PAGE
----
This study investigated relationships among mental and physical health risks, social networks, stress, and job satisfaction, as reported by frontline direct caregivers of the elderly and disabled in the United States. Perceptions of recent turnover among frontline direct caregivers were also explored to identify why professional frontline direct caregivers leave their jobs. A predictive correlational Internet survey research design with a convenience sample of 515 frontline direct caregivers was used. Survey respondents were primarily family caregivers 233 (86%). Frontline direct caregivers reported high levels of stress, low levels of job satisfaction, and poor physical health, mental health, and social networks. Issues of access to care, cost, supports, and the identification of applicable theories to provide solutions to the aforementioned challenges among frontline direct caregivers are paramount to practitioners in the health care field. This study adds to the empirical research by providing professional insight into the phenomenon of frontline direct caregiving as well as by providing an understanding of the complexity of the role frontline direct caregivers face under the current health care infrastructure.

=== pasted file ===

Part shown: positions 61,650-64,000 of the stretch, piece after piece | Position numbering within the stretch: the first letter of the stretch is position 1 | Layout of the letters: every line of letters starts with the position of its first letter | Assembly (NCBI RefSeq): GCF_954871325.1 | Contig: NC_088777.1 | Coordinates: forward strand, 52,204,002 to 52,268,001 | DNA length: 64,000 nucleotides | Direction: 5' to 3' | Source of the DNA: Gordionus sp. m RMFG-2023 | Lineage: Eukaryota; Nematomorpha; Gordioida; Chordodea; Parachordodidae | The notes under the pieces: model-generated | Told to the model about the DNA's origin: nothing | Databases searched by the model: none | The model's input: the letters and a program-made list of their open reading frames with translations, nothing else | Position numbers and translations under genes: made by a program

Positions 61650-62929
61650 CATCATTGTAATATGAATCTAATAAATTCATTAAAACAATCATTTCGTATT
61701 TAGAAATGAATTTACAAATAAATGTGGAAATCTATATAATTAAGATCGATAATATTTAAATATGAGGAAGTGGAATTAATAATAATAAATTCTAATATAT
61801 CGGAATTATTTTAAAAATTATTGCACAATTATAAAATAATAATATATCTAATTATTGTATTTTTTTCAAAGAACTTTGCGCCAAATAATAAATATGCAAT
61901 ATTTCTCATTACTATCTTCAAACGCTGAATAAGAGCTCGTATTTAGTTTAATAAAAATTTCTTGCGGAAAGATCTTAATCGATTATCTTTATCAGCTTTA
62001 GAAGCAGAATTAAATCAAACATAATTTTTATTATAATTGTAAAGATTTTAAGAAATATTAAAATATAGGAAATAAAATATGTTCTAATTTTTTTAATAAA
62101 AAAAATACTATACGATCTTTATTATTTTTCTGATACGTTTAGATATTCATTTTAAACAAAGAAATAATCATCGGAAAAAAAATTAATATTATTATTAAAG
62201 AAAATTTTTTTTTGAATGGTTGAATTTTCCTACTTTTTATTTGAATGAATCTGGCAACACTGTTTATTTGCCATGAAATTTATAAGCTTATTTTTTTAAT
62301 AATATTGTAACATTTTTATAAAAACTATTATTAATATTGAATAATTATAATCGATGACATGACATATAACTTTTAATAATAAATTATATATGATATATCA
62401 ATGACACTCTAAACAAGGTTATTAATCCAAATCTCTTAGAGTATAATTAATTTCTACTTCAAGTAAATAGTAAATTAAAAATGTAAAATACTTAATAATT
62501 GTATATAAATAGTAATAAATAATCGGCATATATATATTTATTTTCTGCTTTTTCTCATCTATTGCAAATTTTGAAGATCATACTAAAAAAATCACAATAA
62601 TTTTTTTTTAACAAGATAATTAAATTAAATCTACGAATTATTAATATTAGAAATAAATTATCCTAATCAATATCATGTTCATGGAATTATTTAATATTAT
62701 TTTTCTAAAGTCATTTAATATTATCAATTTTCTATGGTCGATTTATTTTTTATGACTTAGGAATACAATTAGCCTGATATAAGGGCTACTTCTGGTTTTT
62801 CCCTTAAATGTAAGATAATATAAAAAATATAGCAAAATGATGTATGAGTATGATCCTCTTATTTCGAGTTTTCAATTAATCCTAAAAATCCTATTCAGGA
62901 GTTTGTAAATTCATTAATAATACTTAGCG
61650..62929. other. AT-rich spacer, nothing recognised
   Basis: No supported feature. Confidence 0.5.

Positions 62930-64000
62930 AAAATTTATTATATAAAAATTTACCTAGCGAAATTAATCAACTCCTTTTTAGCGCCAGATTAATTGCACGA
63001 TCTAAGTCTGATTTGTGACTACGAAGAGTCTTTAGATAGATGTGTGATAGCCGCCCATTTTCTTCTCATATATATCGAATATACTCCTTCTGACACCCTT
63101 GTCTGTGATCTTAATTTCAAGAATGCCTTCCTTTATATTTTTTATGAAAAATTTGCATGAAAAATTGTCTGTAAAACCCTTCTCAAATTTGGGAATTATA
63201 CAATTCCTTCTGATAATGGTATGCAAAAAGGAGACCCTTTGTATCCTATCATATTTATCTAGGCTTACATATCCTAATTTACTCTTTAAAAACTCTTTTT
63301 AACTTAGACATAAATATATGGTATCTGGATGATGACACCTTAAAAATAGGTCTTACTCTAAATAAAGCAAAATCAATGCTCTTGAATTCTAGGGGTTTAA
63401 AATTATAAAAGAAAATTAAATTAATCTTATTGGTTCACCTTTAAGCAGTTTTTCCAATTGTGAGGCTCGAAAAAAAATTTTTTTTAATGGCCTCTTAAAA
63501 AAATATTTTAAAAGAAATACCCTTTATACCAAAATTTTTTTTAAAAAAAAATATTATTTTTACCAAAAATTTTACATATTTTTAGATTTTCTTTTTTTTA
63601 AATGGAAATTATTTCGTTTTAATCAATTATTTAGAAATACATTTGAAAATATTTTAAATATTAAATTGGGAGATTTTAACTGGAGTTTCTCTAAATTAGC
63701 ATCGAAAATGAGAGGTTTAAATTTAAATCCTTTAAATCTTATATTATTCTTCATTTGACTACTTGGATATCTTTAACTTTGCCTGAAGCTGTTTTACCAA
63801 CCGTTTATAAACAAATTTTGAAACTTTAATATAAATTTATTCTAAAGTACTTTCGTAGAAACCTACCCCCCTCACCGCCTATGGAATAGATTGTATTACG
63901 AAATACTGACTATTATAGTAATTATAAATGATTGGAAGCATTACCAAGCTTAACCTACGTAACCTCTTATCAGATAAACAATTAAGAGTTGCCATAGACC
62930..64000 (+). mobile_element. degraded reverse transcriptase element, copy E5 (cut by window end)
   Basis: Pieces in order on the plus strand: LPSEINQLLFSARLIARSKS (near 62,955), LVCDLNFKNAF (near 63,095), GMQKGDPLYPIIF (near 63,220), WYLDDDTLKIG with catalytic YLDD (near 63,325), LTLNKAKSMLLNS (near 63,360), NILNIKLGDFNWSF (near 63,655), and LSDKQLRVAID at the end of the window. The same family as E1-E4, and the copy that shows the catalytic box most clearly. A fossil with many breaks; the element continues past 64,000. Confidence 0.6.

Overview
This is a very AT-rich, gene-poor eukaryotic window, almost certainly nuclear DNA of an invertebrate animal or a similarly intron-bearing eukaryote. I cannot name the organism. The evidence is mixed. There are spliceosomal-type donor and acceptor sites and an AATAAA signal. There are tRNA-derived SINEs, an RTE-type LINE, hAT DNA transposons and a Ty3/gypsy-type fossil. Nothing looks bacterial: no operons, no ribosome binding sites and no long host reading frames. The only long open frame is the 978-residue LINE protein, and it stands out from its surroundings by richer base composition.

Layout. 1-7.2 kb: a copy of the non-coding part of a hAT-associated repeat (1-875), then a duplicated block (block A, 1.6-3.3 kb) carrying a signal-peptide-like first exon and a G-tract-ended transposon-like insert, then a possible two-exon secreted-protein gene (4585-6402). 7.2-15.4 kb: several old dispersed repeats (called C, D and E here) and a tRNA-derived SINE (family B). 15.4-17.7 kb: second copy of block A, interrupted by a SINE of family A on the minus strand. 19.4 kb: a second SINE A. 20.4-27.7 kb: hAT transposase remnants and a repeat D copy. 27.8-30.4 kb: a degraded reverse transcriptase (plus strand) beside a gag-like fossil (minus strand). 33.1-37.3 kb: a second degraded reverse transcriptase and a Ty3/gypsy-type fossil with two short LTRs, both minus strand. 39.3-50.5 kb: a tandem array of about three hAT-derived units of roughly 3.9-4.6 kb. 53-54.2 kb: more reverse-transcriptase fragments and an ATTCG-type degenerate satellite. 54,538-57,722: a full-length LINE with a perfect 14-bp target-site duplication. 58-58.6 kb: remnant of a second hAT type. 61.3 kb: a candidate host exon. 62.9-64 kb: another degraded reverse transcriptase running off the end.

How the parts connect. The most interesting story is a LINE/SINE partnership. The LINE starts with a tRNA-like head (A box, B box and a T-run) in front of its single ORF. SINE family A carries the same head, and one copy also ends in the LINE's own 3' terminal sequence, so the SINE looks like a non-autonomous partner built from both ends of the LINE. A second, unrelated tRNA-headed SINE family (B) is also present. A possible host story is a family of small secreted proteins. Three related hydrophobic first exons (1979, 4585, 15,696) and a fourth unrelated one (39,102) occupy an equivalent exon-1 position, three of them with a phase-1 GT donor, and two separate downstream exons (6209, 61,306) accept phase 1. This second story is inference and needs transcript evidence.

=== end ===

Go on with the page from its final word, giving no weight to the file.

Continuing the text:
|Advisor:||Worthington, Michael T.|
|Commitee:||Stika, Nita A., Wederski, Lonnie E.|
|Department:||School of Human Services|
|School Location:||United States -- Minnesota|
|Source:||DAI-B 70/10, Dissertation Abstracts International|
|Subjects:||Mental health, Health education, Health care management|
|Keywords:||Caregivers, Family caregivers, Health risks, Mental health, Physical health, Stress|
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